Don’t Let IR35 Compliance Shut You Out in the Cold
If you’re an independent contractor within financial services, you’re likely keeping a close eye on the latest IR35 compliance developments ahead of the changes coming into force on 6 April 2020. You may well have seen that some major banking organisations are now opting not to extend the projects of contractors who provide their services via a personal service company, limited company or other intermediary beyond early next year.
An estimated 900,000 UK-based limited company contractors could be impacted by the April 2020 IR35 changes, when it becomes the responsibility of the engager business to define the IR35 status of their contractor workforce. Rather than shouldering this new responsibility, why are some financial organisations opting to take an umbrella ban approach and what can contractors do to avoid losing work?
As part of Procorre Next10, a new initiative that champions contractors and provides a supportive voice for the industry, we surveyed over 500 contractors and 500 UK HR professionals to examine the state of play ahead of the April 2020 deadline.
Since the changes to IR35 regulations in the private sector were unveiled, nearly half (47%) of HR Managers said they’ve been ‘drowning in paperwork’. 50% said they’ve found it difficult to concentrate on other tasks, and that planning for the changes has ‘taken over their time’ (47%).
If you’re wondering what’s causing these issues, which could potentially be a deciding factor with some businesses introducing a blanket ban on certain contractors, our contractor research reveals a number of insights.
For example, invoicing multiple clients throughout the tax year is more likely to help a contractor retain their career contractor status. However, when it came to surveying the scope and nature of contractors’ activities, we found 57% work on a sole client contract at any one time, while one in ten said they hold management duties over employed staff.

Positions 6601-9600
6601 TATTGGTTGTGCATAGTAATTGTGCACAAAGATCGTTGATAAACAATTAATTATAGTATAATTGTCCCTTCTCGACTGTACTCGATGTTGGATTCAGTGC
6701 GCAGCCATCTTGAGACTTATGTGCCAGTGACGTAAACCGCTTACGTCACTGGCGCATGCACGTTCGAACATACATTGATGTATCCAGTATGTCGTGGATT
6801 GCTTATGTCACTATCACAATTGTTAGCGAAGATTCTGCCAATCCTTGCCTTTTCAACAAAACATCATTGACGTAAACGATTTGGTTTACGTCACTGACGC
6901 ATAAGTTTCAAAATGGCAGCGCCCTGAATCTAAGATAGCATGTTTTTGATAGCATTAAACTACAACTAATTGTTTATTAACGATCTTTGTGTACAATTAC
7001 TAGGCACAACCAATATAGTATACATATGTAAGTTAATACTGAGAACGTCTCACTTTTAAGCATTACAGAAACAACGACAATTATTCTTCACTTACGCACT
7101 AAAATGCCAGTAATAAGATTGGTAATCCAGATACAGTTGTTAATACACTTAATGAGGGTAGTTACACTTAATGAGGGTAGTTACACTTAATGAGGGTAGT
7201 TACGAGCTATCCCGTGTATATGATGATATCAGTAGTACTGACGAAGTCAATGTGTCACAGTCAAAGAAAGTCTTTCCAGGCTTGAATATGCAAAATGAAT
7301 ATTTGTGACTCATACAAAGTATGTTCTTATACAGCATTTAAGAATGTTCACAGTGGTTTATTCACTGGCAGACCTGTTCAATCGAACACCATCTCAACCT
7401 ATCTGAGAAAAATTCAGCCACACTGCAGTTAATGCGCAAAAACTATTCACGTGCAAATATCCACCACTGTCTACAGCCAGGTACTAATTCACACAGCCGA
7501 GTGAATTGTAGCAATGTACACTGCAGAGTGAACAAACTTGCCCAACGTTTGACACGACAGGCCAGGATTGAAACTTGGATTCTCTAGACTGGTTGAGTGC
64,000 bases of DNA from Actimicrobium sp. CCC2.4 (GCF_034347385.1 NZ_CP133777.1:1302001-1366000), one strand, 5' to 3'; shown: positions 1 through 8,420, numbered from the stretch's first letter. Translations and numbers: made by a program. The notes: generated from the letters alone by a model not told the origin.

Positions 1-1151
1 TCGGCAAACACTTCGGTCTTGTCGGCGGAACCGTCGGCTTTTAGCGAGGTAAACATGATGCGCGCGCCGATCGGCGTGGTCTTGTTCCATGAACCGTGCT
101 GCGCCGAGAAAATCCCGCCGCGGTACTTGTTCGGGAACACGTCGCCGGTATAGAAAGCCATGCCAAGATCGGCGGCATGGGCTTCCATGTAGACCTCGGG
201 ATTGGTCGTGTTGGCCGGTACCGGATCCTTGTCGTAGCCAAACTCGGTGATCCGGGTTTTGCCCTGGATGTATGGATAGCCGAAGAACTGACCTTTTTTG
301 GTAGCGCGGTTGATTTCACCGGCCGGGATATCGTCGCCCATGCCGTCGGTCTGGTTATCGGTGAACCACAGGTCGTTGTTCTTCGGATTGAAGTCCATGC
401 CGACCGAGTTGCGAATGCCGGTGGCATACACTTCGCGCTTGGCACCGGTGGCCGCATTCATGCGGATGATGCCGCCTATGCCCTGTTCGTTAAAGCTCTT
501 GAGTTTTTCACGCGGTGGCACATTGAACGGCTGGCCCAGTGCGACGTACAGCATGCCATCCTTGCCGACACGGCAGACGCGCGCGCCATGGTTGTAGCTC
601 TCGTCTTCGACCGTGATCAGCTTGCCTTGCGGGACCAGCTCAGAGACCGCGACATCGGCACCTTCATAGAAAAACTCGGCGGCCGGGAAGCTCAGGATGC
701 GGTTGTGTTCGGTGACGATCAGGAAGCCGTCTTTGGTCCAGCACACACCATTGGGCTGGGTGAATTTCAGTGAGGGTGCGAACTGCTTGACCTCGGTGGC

If a contractor is also based within the office of one of its clients, they are more likely to be considered an employee under the eyes of the new legislation. Alarmingly, nearly a quarter (24%) of those surveyed work solely on site for their client.
Adding to this, 65% of contractors said they don’t need approval for time off, but over half (53%) confirmed their client picks the days, hours and locations they work, despite their contractor status. In addition, over half (52%) of the contractors surveyed said they use equipment provided by their client. Although they cited cyber-security concerns as the reason, this is still potentially problematic, adding to the administrative burden of the clients’ HR departments who must now ensure compliance.
Taking the above into account, it’s not surprising that the majority (84%) of HR professionals are worried about the drain on resources administration could have, should they look to retain their current pool of contractor talent.
Naturally, HR professionals are concerned about the added workload, but ultimately the big picture is that many (67%) feel that after April it will be harder to recruit the necessary skills for their organisation. The majority (68%) are also worried that highly skilled contractors will be driven abroad to the advantage of their competitors.
Procorre’s position on the findings of the research is that there is no ‘silver bullet’. Both engager organisations and contractors alike need to be making the necessary preparations for April 2020 to avoid losing access to valuable skills and client projects respectively, but it’s a case of taking a pragmatic, sensible approach.
We are working with our contractors and clients in the private sector to ensure that the due diligence and process is in place for a smooth transition and we encourage others in the industry to do the same. The contracting industry and the flexible workforce it’s made up of is still a major contributor to the economy, so we’re hopeful that any changes will be applied fairly.
To learn more about the Procorre Next10 initiative or to download the full research report, visit www.Procorre.com/Next10
As a global consultancy that facilitate the deployment of domestic consultants and experts on a mass scale, we have worked closely with third party compliance experts to prepare for the Intermediaries Legislation (or IR35).
We ensure that our consultants are able to work on client projects compliantly with the changes, providing assurance to both our experts and our clients. To learn more about our offering, which is specifically tailored to the Financial Services sector, visit https://www.procorre.com/investment-management/